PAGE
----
Q. Al, welcome back. And my question, coming back as a defending champion, you've done it once, you've come back again trying to emulate your father putting back to back; is that one of the toughest things to do driving at Indy to win two in a row?
AL UNSER, Jr.: Well, I guess it is. Yes, you know, to be able to go to Indianapolis and to win one of them is extremely difficult to do and in the then to back it up the very next year is double hard. So, you know, what dad did accomplish in '70 and '71 was a milestone and it hasn't been done since, and I think that in itself shows how hard it is to do. But, you know, we feel very confident about going to the speedway this year. You know, the team's on a role right now. We've won the last two races. And so, you know, Penske Racing has set the standard in IndyCar Racing for the last ten or 15 years, especially at the Indy 500. And so, you know, like I did last year, I feel very good about it and looking for forward to a great month of May.
Q. Al, how are you feeling right now healthwise?
AL UNSER, Jr.: Healthwise we're doing really good. We've been taking care of my shoulder quite a lot, and I've got the track doctors giving me inflammatory medicine; which I have an inflamed tendonitis of the rotary cuff. And so, you know, everything -- everything feels really good right now. We're looking forward to start a practice opening day.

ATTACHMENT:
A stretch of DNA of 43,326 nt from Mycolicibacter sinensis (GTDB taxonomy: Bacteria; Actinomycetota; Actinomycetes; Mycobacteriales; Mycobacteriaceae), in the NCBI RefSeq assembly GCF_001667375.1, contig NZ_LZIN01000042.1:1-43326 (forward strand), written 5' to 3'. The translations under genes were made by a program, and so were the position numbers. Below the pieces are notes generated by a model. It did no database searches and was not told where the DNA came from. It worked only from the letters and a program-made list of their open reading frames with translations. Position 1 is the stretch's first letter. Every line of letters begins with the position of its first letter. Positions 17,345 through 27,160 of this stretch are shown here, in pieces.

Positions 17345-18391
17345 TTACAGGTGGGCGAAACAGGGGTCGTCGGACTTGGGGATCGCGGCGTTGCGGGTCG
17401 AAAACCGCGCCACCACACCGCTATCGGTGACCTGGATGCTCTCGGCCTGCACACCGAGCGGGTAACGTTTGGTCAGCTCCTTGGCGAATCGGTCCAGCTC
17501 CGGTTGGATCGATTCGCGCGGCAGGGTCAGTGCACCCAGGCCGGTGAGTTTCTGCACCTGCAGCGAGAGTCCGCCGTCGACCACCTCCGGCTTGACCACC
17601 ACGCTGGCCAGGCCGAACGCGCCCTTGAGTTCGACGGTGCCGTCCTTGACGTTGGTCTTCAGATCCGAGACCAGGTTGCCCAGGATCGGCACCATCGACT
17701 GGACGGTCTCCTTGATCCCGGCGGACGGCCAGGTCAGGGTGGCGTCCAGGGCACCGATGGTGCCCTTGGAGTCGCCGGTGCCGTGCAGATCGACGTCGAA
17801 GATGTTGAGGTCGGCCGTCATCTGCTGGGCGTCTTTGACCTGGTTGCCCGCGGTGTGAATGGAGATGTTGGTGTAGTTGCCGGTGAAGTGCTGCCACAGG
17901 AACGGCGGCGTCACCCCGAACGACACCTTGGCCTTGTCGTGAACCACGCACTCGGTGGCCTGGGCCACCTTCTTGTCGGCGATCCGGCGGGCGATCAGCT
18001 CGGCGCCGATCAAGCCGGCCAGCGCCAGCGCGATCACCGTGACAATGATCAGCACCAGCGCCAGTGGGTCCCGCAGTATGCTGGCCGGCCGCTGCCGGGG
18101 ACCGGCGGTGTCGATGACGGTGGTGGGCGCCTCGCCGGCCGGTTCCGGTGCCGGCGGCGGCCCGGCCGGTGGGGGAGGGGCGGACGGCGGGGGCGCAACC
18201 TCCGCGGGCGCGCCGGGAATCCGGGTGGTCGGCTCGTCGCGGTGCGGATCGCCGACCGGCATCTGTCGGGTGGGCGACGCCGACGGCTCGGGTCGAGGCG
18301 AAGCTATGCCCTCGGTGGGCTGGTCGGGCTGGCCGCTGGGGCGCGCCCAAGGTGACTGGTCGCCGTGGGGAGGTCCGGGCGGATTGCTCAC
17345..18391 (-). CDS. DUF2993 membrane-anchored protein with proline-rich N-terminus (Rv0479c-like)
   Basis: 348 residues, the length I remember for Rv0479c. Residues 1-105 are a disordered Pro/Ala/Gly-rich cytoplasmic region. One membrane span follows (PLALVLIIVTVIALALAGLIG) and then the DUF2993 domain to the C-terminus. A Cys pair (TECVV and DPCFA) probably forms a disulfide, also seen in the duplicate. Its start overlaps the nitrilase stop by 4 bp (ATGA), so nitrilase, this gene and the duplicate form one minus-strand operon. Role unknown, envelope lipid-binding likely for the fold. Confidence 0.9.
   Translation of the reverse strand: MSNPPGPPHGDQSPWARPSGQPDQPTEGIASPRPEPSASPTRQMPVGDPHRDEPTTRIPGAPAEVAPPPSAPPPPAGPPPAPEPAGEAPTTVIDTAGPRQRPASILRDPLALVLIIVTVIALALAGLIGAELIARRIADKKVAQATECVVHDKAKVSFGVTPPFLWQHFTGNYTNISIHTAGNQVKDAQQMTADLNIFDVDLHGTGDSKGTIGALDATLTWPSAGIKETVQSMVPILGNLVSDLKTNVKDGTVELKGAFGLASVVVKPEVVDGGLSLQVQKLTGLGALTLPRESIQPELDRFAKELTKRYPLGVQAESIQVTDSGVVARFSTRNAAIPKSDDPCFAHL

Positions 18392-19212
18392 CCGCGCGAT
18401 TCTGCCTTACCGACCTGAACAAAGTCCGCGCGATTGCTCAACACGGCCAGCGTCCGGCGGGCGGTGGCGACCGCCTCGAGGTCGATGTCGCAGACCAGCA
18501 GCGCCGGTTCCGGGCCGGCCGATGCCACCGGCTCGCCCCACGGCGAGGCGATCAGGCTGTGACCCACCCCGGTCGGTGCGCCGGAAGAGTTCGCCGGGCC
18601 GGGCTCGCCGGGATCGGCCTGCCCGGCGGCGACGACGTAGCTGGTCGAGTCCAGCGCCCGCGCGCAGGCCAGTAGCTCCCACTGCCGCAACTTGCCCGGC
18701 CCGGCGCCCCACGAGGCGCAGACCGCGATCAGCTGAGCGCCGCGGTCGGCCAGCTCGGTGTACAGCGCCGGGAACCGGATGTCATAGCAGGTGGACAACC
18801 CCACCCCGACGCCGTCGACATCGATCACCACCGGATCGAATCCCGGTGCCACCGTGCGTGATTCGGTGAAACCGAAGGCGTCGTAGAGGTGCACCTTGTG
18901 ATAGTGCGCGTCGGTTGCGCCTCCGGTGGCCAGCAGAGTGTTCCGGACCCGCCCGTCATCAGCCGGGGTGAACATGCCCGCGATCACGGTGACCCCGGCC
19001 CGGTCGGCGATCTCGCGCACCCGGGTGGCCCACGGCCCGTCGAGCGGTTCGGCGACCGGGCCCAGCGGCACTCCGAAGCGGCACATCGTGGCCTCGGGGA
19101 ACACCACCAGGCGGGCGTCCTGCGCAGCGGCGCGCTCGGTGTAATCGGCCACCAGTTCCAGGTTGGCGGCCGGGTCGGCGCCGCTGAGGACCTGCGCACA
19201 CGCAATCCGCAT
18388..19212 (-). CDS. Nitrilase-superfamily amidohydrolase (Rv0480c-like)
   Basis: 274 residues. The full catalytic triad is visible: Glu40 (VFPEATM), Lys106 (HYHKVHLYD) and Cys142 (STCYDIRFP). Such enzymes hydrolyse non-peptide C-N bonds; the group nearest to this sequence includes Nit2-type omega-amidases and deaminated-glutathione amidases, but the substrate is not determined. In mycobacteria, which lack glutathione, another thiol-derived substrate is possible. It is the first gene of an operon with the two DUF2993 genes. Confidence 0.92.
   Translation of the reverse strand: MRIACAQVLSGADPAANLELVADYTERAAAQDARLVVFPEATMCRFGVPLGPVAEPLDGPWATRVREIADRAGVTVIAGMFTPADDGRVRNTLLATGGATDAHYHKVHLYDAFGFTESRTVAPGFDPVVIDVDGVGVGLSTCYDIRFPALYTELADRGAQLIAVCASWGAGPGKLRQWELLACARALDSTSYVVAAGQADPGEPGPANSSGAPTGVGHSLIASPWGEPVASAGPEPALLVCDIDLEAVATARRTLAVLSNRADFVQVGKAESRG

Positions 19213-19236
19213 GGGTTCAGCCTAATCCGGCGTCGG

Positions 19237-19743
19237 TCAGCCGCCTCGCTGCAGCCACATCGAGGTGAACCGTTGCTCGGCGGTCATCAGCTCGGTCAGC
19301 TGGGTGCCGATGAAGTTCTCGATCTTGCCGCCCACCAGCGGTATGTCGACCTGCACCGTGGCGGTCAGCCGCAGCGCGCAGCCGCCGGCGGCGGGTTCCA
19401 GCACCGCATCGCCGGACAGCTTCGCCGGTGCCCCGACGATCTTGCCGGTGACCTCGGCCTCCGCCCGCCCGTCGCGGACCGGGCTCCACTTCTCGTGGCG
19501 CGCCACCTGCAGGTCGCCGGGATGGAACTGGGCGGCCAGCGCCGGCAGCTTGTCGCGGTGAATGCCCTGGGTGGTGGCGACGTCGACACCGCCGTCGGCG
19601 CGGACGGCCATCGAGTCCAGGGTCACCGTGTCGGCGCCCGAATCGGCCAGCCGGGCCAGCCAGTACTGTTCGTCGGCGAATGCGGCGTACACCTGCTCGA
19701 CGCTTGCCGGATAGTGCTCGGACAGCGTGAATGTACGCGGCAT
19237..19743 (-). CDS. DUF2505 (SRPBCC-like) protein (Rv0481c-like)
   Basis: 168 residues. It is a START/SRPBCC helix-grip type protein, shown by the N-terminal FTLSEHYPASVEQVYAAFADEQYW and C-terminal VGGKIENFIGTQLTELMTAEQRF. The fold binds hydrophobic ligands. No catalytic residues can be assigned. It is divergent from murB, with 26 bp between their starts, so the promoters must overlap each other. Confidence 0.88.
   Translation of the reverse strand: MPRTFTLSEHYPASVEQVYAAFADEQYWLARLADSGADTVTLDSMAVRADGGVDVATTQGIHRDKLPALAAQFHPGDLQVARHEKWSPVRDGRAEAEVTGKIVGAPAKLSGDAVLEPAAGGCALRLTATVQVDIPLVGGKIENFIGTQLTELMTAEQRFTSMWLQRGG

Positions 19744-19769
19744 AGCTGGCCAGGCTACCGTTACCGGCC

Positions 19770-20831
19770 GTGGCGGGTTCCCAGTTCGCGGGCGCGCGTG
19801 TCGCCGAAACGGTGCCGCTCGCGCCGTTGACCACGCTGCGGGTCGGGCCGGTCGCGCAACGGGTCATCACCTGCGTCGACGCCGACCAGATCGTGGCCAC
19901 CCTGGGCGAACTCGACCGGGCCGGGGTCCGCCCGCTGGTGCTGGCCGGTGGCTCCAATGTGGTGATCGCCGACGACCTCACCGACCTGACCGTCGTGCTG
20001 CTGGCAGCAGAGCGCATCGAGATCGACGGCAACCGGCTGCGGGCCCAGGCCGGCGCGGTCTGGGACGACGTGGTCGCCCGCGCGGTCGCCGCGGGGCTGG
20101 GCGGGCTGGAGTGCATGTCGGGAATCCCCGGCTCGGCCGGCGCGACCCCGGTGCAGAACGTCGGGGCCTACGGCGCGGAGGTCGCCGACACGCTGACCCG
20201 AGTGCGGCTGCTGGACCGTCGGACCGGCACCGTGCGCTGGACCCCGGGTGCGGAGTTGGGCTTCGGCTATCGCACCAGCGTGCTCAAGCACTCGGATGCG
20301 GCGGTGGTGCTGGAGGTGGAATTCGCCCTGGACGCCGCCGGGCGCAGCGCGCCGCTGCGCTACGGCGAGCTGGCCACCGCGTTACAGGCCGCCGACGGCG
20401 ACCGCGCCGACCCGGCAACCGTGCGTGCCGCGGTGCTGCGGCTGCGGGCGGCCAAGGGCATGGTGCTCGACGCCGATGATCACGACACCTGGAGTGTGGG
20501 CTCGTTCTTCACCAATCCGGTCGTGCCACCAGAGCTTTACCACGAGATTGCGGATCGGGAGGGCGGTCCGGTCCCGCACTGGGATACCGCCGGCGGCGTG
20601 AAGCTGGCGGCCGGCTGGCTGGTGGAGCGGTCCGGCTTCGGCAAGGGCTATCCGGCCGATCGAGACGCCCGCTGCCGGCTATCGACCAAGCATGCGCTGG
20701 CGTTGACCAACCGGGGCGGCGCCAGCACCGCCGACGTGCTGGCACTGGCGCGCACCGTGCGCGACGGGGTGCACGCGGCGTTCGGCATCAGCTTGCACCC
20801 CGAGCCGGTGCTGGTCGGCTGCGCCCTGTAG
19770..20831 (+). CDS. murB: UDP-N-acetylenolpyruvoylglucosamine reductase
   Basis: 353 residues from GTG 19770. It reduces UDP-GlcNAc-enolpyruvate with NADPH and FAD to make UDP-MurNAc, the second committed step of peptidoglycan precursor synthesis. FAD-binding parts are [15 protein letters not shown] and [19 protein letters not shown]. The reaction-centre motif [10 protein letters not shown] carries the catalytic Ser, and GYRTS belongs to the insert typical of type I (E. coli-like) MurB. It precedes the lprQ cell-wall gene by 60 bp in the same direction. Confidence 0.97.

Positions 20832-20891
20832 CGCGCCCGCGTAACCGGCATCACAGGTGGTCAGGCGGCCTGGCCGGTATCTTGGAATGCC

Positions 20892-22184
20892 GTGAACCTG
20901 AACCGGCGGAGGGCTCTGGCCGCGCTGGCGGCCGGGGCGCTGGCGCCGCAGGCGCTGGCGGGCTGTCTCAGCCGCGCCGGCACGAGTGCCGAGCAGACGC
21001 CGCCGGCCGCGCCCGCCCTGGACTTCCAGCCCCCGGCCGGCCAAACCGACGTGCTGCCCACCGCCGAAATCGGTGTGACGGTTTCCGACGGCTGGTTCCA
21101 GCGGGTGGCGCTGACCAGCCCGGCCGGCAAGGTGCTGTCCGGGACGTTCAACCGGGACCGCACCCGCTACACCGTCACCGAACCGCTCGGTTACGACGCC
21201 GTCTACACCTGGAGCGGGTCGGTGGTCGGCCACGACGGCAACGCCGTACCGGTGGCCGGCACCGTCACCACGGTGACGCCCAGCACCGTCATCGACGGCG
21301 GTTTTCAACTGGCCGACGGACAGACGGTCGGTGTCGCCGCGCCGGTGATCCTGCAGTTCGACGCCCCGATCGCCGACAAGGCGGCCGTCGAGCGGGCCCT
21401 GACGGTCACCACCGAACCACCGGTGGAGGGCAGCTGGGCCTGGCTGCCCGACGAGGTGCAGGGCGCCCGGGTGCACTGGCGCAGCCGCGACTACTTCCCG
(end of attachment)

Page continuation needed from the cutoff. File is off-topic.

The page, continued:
Q. To follow-up on that, what's the deal with IROC; are you going to be in the last race?
AL UNSER, Jr.: Yeah, I'll be in the last race. I don't think we're looking good for the championship right now but you bet, if everything goes okay, yeah, we'll be running at Michigan.
Q. Go back to 13 years ago and share your thoughts the first time that you sat in a car ready to go down the grid at the Indy 500.
AL UNSER, Jr.: Well, it was a dream come true, actually. You know, it was one of my goals from a child to race at the Indy 500. And, you know, to be able to accomplish a lifetime goal is really wonderful and I felt very lucky and fortunate. But, you know, it was very special. You know, I love the Indianapolis Motor Speedway, I love what it means. You know, and to be able to go there for rookie orientation and so on, it was great.
Q. Al, when you first -- your first visit memories of Indy when you first walked in there, I don't know how old you were, but can you describe what that was; was it intimidating, was it daunting or what?